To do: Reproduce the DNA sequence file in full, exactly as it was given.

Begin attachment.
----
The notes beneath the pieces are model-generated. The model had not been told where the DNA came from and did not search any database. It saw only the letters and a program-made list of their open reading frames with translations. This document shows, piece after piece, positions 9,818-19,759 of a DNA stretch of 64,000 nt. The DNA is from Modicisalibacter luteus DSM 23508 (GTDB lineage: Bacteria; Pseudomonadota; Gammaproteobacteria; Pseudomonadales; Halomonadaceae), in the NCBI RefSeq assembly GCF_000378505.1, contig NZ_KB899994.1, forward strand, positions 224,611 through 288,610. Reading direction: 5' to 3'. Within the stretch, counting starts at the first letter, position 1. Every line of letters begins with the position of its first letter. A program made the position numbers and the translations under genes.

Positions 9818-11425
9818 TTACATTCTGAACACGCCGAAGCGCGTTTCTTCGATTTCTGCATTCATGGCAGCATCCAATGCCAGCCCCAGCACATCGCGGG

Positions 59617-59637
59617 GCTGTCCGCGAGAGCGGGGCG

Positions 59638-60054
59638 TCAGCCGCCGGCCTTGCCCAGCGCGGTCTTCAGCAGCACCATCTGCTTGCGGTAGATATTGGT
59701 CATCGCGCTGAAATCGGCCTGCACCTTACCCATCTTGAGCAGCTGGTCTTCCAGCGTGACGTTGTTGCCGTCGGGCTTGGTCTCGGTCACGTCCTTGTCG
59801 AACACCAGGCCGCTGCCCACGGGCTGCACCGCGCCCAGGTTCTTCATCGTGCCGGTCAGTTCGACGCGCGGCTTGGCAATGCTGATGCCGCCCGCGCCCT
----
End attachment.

The notes beneath the pieces are model-generated. The model had not been told where the DNA came from and did not search any database. It saw only the letters and a program-made list of their open reading frames with translations. This document shows, piece after piece, positions 9,818-19,759 of a DNA stretch of 64,000 nt. The DNA is from Modicisalibacter luteus DSM 23508 (GTDB lineage: Bacteria; Pseudomonadota; Gammaproteobacteria; Pseudomonadales; Halomonadaceae), in the NCBI RefSeq assembly GCF_000378505.1, contig NZ_KB899994.1, forward strand, positions 224,611 through 288,610. Reading direction: 5' to 3'. Within the stretch, counting starts at the first letter, position 1. Every line of letters begins with the position of its first letter. A program made the position numbers and the translations under genes.

Positions 9818-11425
9818 TTACATTCTGAACACGCCGAAGCGCGTTTCTTCGATTTCTGCATTCATGGCAGCATCCAATGCCAGCCCCAGCACATCGCGGG

Positions 59617-59637
59617 GCTGTCCGCGAGAGCGGGGCG

Positions 59638-60054
59638 TCAGCCGCCGGCCTTGCCCAGCGCGGTCTTCAGCAGCACCATCTGCTTGCGGTAGATATTGGT
59701 CATCGCGCTGAAATCGGCCTGCACCTTACCCATCTTGAGCAGCTGGTCTTCCAGCGTGACGTTGTTGCCGTCGGGCTTGGTCTCGGTCACGTCCTTGTCG
59801 AACACCAGGCCGCTGCCCACGGGCTGCACCGCGCCCAGGTTCTTCATCGTGCCGGTCAGTTCGACGCGCGGCTTGGCAATGCTGATGCCGCCCGCGCCCT